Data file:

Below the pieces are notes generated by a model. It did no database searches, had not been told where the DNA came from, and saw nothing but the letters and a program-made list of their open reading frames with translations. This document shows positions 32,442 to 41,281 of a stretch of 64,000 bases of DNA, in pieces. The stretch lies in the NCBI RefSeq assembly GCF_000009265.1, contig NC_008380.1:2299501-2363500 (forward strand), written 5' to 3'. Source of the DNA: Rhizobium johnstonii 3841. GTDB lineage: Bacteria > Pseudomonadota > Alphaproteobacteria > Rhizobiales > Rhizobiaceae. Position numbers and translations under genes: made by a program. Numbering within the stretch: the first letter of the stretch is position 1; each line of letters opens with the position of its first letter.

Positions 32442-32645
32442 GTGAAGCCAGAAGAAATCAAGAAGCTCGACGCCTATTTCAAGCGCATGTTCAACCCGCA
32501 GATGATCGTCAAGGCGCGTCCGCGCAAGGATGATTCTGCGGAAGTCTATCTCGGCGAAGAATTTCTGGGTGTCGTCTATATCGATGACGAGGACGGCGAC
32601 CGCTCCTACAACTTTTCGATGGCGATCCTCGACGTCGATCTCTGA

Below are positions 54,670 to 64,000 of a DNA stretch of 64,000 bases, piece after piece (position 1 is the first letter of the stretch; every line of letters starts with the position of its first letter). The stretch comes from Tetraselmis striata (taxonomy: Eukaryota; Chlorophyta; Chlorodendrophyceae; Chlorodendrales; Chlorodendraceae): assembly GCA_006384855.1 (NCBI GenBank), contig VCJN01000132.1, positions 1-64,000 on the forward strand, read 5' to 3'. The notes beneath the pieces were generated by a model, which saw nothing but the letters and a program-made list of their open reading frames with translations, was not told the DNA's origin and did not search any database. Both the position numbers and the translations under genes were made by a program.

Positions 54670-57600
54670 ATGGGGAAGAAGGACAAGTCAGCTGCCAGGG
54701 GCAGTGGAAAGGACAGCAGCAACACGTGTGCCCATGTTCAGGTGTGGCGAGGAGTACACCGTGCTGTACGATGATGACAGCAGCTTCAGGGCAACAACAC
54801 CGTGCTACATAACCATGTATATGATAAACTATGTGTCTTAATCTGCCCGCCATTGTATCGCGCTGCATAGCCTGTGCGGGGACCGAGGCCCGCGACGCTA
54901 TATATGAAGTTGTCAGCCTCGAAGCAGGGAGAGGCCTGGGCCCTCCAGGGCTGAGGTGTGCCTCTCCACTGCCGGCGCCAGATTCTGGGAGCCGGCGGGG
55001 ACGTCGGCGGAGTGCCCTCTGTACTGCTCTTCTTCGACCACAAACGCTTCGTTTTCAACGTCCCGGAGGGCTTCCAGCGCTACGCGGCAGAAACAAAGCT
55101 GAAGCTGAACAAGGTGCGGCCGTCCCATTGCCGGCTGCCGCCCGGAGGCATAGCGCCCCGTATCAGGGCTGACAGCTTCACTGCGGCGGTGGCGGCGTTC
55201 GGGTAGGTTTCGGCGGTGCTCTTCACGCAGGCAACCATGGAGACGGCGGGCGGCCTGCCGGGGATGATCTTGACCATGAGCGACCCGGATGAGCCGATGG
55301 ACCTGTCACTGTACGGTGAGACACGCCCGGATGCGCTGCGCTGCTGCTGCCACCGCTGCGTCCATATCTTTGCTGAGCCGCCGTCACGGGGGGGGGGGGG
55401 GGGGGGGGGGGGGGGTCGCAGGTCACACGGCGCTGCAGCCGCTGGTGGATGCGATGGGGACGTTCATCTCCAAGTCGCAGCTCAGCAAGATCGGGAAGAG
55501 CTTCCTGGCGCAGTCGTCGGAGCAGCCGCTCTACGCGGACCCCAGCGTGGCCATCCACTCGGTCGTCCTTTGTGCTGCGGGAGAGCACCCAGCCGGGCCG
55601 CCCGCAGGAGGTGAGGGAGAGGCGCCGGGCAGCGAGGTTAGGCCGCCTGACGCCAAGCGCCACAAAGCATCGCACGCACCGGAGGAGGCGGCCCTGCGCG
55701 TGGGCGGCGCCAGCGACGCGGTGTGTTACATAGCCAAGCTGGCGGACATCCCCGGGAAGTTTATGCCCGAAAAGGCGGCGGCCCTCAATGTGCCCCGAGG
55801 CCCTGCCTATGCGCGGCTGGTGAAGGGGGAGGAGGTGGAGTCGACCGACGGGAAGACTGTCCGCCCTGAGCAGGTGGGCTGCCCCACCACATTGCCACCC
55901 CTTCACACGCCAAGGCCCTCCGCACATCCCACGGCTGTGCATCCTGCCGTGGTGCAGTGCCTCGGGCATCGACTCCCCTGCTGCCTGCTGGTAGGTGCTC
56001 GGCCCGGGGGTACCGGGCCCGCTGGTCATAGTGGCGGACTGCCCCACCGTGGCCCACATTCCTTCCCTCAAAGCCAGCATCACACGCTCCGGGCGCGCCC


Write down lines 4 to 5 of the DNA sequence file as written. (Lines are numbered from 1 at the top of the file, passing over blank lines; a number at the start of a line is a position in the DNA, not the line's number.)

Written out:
32501 GATGATCGTCAAGGCGCGTCCGCGCAAGGATGATTCTGCGGAAGTCTATCTCGGCGAAGAATTTCTGGGTGTCGTCTATATCGATGACGAGGACGGCGAC
32601 CGCTCCTACAACTTTTCGATGGCGATCCTCGACGTCGATCTCTGA